Hey, y'all. My name is Sumner, and I'm from a small town in East Tennessee that just happens to be built around the Oak Ridge National Laboratory—one of the world's leading scientific communities. Scientists flock there from across the globe and it's a surprisingly diverse, international, and extremely well educated little town in the woodsy foothills of the Smoky Mountains. But this scientific community is under threat from one of the very subjects it studies.
This summer I interned at the Lab. My first week on the job, I got to follow my mentor to a meeting on how climate change would affect the Lab, and in turn, my own city, just a few miles past the guarded checkpoints I passed each morning.
The National Climate Assessment: Southeast Region shows our skyrocketing average temperatures.
I tiptoed to the back of the room, eyes on a tense group of 15 or so leading scientists. They looked ready for the long haul—tankards of coffee were placed around the conference table. An excel spreadsheet was projected onto the wall and my boss typed "Areas of the Lab Affected by Climate Change." Everyone braced themselves and we were off.
Almost immediately, I understood that these world-renowned scientists were aware, afraid, and preparing for climate change. This was no debate: lives were at stake, with tangible effects on the Lab and my city. They referenced the National Climate Assessment a lot, since part of its information was gathered at our lab. Page after page of repercussions were listed from our area's quickly warming climate: a change of 4-8 degrees Fahrenheit, drying rivers and lakes, higher risk of forest fires, and increasing extreme weather patterns, amongst others.
Surprisingly, their biggest fear was about our supercomputers, which are constantly providing info for a dozen or more projects—anything from alternative fuel efficiency projections to astrophysics to national security algorithms. Because of this, they overheat easily, and are kept in a very, very cold room in the middle of the campus. With climate change, it's going to take much more effort to keep that room as cool as it needs to be.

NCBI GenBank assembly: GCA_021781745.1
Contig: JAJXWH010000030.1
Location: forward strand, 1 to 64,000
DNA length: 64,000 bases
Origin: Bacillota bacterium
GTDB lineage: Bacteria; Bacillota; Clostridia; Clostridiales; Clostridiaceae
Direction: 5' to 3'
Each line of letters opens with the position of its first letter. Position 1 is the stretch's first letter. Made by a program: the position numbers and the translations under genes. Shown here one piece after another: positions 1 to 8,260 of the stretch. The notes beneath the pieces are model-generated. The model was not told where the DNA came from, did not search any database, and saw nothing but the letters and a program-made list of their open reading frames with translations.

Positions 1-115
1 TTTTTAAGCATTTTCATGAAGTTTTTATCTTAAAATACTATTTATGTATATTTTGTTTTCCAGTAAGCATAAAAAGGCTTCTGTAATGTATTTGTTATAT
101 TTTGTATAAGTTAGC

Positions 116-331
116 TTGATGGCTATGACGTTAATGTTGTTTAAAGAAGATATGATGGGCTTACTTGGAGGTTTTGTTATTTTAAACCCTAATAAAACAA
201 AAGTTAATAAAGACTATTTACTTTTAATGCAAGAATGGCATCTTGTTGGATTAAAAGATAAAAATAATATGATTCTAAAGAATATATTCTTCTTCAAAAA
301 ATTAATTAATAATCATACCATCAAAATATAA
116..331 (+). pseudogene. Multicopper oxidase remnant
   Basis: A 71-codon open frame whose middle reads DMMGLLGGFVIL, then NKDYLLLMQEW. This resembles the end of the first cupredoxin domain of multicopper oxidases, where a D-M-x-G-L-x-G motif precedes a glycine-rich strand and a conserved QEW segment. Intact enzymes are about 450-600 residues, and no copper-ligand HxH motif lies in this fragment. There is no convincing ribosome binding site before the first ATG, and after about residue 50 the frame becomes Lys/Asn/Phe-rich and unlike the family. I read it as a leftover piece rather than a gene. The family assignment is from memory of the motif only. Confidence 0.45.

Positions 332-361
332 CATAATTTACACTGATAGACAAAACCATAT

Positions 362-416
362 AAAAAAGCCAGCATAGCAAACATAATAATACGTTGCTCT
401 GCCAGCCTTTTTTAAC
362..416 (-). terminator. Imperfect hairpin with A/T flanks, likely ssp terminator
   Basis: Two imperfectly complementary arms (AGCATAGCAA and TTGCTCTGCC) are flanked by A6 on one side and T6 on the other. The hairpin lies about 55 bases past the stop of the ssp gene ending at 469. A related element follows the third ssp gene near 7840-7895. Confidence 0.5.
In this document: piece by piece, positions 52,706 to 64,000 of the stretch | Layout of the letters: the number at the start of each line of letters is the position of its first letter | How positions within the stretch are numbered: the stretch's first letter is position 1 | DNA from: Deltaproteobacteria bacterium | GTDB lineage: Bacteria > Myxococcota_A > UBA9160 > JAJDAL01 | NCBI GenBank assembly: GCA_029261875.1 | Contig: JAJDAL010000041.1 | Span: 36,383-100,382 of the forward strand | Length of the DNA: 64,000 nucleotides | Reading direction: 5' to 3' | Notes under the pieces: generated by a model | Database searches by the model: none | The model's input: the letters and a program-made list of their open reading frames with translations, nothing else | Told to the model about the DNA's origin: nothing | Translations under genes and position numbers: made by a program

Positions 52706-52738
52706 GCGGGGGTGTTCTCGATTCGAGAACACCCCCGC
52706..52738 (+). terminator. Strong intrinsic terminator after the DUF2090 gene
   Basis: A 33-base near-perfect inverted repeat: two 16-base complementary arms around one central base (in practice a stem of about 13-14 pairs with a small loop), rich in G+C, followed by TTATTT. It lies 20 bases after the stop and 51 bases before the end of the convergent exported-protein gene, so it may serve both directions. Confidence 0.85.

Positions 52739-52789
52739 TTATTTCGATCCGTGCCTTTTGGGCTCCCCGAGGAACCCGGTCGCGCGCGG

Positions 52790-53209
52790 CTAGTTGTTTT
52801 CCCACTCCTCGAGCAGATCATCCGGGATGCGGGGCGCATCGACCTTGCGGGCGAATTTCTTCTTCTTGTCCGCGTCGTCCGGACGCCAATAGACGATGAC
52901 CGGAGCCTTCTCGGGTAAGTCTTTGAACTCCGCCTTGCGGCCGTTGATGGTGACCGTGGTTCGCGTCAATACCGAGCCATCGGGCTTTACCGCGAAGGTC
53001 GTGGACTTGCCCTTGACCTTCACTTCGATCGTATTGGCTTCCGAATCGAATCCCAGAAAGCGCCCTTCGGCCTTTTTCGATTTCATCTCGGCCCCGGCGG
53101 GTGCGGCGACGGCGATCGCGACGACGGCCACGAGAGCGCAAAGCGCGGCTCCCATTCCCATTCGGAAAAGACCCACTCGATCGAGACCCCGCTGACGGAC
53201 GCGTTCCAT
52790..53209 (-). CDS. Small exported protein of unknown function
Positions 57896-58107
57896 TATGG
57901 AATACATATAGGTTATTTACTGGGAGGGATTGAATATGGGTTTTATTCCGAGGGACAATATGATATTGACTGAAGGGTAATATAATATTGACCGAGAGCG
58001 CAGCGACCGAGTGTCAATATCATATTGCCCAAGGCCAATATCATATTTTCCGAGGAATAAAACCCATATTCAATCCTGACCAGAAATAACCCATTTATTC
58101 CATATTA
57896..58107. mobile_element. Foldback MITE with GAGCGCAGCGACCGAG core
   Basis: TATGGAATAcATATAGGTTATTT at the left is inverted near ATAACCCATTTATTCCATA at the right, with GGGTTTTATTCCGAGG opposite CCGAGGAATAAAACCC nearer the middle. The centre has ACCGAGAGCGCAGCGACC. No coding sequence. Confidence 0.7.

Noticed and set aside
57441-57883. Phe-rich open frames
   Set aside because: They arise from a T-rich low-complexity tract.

“What if the air conditioning breaks?”
Oak Ridge's rising temperatures will overheat the multimillion-dollar computers in a matter of minutes.
“What if they catch on fire?”
The closest river's water levels are already dropping.
Titan, the leading supercomputer at the Lab, takes up an entire room.
“Would there be enough water left to pump it over in time to save the majority of the computer?”
No one can say yet. If not, what are we left with? Dozens of extraordinarily important scientific pursuits would be set back years, maybe canceled permanently. Our supercomputing system is the only one of its kind. It’s common knowledge at the Lab that it runs programs for national security, too. What kind of hole would that put in our national safety?
By the end of that two and half hour meeting, I was exhausted, jittery, and more than a little scared about what climate change was going to do. The stakes were higher here than I could even imagine. My town could be ravaged by forest fires. My house could be blown away by the ever-increasing tornadoes -- we had two this summer, which was unheard of in my hilly region. My lab, an essential part of our nation's scientific progress, was threatened by an unseen force that we are creating. The smell of stale coffee lingered in the air as I stayed long after the scientists left, thinking: why are we putting all this at risk?